MIAMI — On Monday the French Air Traffic Control (ATC) began a strike that’s expected to continue until early hours of Wednesday.
The national strike began on Monday at 6 p.m. (local time) as a protest against new policies on the labor reform that French President, Emmanuel Macron, is trying to approve.
France’s Civil Aviation Authority requested airlines to reduce their flight schedules by 30% on Tuesday. The strike, made by the Main Air Traffic Controllers’ Unions, is affecting hundreds of travelers and airlines across Europe: Ryanair, British Airways an easyJet have suffered the greater impact.
— Alex Macheras (@AlexInAir) October 10, 2017
The Irish low-cost carrier, Ryanair, was forced to cancel over 220 flights across Europe affecting more than 40,000 customers. If not enough, the airline is also facing the remanents of the major hiccup that involves a pilot shortage. They pronounced and apologized through a statement:
Ryanair released a statement earlier today apologizing for the inconveniences caused by the ATC strike:
Unfortunately, further flight delays and cancellations are likely and customers are asked to please monitor this notice which will be updated throughout the day. Ryanair sincerely apologizes for any inconvenience caused by these unjustified ATC disruptions which are entirely outside of our control.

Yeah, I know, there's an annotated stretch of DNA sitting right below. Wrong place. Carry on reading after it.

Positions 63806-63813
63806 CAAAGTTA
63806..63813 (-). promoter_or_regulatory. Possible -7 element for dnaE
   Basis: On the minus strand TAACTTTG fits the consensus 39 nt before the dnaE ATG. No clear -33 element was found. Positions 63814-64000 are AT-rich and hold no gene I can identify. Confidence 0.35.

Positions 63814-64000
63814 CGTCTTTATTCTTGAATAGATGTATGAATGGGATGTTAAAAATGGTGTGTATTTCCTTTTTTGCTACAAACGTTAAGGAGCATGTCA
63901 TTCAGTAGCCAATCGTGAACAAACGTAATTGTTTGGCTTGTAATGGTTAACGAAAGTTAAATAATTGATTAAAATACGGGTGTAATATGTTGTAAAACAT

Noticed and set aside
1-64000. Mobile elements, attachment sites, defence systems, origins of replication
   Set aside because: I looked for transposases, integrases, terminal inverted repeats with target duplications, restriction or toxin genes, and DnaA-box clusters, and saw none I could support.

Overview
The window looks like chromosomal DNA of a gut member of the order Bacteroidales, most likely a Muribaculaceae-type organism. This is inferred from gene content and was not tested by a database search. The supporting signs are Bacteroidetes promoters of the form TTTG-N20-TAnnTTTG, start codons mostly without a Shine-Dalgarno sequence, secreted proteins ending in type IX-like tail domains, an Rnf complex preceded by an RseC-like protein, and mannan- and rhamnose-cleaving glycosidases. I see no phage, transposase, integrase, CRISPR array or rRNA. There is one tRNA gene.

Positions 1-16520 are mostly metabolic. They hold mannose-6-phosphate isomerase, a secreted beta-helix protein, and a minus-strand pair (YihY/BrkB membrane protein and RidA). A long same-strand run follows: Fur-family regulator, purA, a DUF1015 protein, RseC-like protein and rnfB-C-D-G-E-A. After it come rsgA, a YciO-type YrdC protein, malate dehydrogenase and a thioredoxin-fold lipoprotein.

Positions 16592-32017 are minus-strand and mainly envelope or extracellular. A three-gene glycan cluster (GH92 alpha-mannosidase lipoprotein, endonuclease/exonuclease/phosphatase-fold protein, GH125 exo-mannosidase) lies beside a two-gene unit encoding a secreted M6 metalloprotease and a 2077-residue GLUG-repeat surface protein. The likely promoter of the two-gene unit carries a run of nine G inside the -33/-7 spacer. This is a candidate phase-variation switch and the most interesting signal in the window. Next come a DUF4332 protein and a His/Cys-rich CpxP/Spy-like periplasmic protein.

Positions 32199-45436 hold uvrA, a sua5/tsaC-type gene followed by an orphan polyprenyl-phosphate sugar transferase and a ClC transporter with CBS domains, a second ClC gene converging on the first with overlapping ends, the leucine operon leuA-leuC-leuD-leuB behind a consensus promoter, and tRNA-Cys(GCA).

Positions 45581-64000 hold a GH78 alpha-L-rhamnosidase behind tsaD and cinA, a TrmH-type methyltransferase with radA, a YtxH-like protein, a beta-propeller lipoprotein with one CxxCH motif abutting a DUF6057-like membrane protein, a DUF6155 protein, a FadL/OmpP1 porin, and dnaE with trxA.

We regret we have been forced to cancel some flights today Tuesday (10 Oct) due to a French ATC strike https://t.co/FY76Mn5QHu
— Ryanair (@Ryanair) October 10, 2017
EasyJet followed suit releasing a similar statement:
As a large percentage of easyJet’s flights fly over France, this will have an impact on our flights to and from French airports, as well as those flying over French airspace.
The strike is also expected to impact many public services in France, including public transport. We advise all passengers to allow plenty of extra time to get to the airport and consider alternative transport options where possible.
— easyJet (@easyJet) October 10, 2017
As the situation unfolds, more cancellations are expected throughout Europe. Several airlines that fly between Spain and Italy, for instance, will be canceled, as all of these must fly through French airspace.
British Airways was heavily impacted as well—all their flights from the UK to French, Spanish and Italian destinations are being drastically affected. The airline will allow passengers scheduled to fly to France, Madrid or Barcelona to rebook their flight through Thursday.
— Paris Aéroport (@ParisAeroport) October 8, 2017
According to data from FlightAware.com, Paris’ Charles de Gaulle Airport (CDG) reported 211 flight delays Monday — 15% of the airport’s scheduled flights and Paris Orly Airport (ORY) experienced 158 flight delays Monday — one out of every five scheduled flights was delayed.
On Tuesday, CDG reported more than 170 flight delays and more than 80 cancellations, while ORY has topped 80 delays and 50 cancellations. Marseille Provence Airport (MRS) and Toulouse-Blagnac Airport (TLS) are also experiencing cancellations and delays.